Body contouring is a specialty of medicine that allows physicians to shape your body to how you want it to be. There are limits, obviously, but you may be surprised to see what is possible. The two main types of body contouring are Coolsculpting and liposuction. Liposuction has been around for many years, while Coolsculpting is relatively new. They both affect the lipose (fat) cells in your body, though they do so in different ways. If you are having a hard time deciding which procedure you would like to undergo, here are a few main points which may help you to decide.
What is the procedure like?
Liposuction is a more invasive body contouring procedure that Coolsculpting. In liposuction, a suctioned probe is placed internally in places where a lot of fat is located, such as your thighs, upper arms, or belly. The fat is then removed from your body, and you receive a few stitches. It can be a bit of a rough procedure since the probe must reach the fat storage. Some patients may feel sore afterwards, and it can take up to 6 weeks to fully heal. Coolsculpting is a much more superficial procedure. Skin is basically sucked into a applicator which then freezes fat cells. It can be a little tingly, and potentially uncomfortable, but many people say that it is not painful. After several applications and a bit of time, there is usually a visible difference.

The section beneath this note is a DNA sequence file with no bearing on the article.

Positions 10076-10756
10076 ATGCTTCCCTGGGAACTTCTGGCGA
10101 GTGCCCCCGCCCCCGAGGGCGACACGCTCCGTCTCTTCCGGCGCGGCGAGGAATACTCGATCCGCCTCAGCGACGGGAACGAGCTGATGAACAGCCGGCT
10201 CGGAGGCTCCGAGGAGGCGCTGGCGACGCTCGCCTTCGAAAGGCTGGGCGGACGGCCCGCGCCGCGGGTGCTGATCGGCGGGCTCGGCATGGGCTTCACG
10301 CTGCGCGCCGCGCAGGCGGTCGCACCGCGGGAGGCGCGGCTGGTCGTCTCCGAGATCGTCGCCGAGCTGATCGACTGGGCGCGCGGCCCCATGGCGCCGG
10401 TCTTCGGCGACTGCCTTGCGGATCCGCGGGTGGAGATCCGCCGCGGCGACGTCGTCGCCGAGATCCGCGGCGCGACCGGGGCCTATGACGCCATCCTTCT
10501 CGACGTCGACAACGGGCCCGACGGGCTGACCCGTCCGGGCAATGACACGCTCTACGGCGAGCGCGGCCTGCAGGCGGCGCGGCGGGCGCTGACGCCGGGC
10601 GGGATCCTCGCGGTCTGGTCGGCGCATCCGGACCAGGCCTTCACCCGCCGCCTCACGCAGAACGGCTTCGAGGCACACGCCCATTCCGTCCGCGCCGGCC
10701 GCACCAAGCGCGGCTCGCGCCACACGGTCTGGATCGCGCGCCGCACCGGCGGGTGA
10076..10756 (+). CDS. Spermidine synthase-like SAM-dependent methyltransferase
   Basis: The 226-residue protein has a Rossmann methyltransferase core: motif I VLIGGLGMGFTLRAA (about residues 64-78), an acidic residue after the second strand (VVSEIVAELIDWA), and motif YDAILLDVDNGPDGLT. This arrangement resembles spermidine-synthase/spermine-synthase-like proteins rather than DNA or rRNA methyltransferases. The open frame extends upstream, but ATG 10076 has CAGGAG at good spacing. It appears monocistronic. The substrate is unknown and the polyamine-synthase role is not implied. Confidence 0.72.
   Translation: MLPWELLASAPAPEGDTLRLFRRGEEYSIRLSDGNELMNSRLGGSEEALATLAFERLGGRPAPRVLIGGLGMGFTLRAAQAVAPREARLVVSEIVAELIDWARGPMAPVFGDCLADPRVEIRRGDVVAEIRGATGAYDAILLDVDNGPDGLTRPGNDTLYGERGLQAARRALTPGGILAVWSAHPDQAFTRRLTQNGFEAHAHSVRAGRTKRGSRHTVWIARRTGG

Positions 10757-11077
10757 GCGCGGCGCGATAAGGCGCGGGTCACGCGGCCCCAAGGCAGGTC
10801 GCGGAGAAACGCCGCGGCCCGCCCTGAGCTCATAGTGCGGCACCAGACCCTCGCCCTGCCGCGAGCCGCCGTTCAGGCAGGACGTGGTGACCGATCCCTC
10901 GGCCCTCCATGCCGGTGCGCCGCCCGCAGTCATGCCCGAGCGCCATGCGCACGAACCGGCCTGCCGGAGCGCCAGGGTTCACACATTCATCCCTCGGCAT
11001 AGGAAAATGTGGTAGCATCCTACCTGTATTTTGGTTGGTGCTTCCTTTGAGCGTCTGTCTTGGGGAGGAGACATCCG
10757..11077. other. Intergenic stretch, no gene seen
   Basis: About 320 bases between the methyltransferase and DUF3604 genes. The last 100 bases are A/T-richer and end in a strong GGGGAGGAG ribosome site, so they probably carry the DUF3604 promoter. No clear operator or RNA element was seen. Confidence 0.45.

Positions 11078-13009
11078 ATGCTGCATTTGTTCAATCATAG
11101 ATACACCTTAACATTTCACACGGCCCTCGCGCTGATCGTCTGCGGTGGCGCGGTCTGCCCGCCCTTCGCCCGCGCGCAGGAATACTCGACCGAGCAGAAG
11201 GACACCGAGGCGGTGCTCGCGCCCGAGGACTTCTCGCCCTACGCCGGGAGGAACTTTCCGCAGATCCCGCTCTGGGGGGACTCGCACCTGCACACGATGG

What happens to fat cells?
Coolsculpting shrinks fat cells that remain in your body, while liposuction removes the cells completely. Consequently, liposuction is a much faster fat reduction process. Following the procedure, you will have a noticeable reduction in fat cells. Coolsculpting can take up to 3-4 months to begin seeing major results. Each time you undergo Coolsculpting, fat cells become more and more damaged, shrinking a little more each time.
What is the cost?
The cost of Coolsculpting depends on on the area that receives the procedure, the number of applications, and the specific doctor. Most places charge anywhere between $2,000 & $4,000. Liposuction is around that as well for the actual procedure, though the cost of anesthetic and physician fees may add quite a bit.
In conclusion, the procedure you choose will depend on your personal preferences, as well as your doctor. Your specific circumstances may make it obvious which one would work better for you. Talk to your doctor for more information.